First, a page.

Likewise, on August 25, 2016, Assange was asked in an interview, ‘Why are you so interested in Seth Rich’s killer?’ and responded, ‘We’re very interested in anything that might be a threat to alleged WikiLeaks sources.’ The interviewer responded to Assange’s statement by commenting, ‘I know you don’t want to reveal your source, but it certainly sounds like you’re suggesting a man who leaked information to WikiLeaks was then murdered.’
Assange replied, ‘If there’s someone who’s potentially connected to our publication, and that person has been murdered in suspicious, circumstances, it doesn’t necessarily mean that the two are connected. But it is a very serious matter … that type of allegation is very serious, as it’s taken very seriously by us'” (vol. 1, pp. 48-49).
This is what the Mueller report calls “dissembling.” The conclusion caused jubilation in corporate newsrooms where hostility to both Russia and WikiLeaks runs high. “The Seth Rich conspiracy theory needs to end now,” declared Vox.com. “The special counsel’s report confirmed this week that Seth Rich … was not the source,” said The New York Times. “The Mueller report might not end the debate over what President Donald Trump did,” the Poynter Institute’s Politifact added, “but it has scuttled one conspiracy theory involving a murdered Democratic party staffer and WikiLeaks.”
One Conspiracy Theory for Another
But all the Mueller report did was replace one conspiracy theory with another involving the Kremlin and its minions that is equally unconvincing.
Remarkably, there’s nothing in the Mueller report indicating that the special counselor independently reviewed the forensic evidence or questioned family members and friends. He certainly didn’t interview Assange, the person in the best position to know who supplied the data, even though Craig Murray, the ex-British diplomat who serves as an unofficial WikiLeaks spokesman, says the WikiLeaks founder would have been “very willing to give evidence to Mueller” while holed up in the Ecuadorian embassy in London, “which could have been done by video-link, by interview in the Embassy, or by written communication.”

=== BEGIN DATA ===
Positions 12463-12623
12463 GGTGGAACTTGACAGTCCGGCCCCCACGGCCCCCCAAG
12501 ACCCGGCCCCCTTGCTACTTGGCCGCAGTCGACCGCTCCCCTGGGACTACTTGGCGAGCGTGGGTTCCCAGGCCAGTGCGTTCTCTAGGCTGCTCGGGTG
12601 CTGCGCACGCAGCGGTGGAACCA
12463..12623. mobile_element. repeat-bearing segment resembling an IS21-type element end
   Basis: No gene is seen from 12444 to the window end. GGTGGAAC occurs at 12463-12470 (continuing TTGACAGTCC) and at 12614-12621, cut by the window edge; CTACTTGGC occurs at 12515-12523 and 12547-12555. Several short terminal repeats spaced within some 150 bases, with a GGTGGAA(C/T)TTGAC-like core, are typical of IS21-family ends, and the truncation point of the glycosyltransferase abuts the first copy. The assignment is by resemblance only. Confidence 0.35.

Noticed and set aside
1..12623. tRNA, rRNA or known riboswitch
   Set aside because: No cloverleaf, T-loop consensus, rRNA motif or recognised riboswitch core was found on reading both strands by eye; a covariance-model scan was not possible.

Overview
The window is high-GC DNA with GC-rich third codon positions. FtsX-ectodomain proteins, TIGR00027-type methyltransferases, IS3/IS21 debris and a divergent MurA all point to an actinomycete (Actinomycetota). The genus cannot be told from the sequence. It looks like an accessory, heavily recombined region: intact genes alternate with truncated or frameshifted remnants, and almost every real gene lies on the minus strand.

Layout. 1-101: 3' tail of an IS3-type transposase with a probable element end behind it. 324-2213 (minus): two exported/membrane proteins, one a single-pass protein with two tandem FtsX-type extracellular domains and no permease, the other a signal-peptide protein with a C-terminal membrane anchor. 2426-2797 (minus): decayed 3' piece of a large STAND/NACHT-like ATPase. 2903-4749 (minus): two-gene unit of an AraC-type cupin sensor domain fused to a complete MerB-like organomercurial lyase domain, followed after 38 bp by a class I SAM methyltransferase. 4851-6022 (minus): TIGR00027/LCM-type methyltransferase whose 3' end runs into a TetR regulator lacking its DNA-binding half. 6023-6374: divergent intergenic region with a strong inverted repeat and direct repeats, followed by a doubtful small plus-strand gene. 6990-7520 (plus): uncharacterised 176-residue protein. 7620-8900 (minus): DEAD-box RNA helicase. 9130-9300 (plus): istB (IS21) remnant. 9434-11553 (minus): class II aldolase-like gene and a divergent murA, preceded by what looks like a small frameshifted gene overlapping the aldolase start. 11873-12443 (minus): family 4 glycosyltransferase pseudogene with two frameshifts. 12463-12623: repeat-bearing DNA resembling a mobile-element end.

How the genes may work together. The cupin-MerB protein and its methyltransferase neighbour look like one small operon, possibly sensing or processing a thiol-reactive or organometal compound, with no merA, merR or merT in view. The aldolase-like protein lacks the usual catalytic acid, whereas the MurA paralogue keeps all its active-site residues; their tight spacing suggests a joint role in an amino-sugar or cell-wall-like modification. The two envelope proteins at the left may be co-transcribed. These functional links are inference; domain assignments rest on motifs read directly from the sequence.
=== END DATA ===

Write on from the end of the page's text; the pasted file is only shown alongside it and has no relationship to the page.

Murray says Mueller’s team made no effort to contact him either even though he has publicly stated that he met clandestinely with an associate of the leaker near the American University campus in Washington.
Why not? Because Mueller didn’t want anything that might disturb his a priori assumption that Russia is the guilty party. If he had bucked the intelligence community finding – set forth in a formal assessment in January 2017 – that Russian President Vladimir Putin ordered an influence campaign aimed at undermining Hillary Clinton’s candidacy – it would have been front-page news since an anti-Trump press had already accepted the assessment as gospel. ButMueller is far too much of an establishmentarian to do anything so reckless.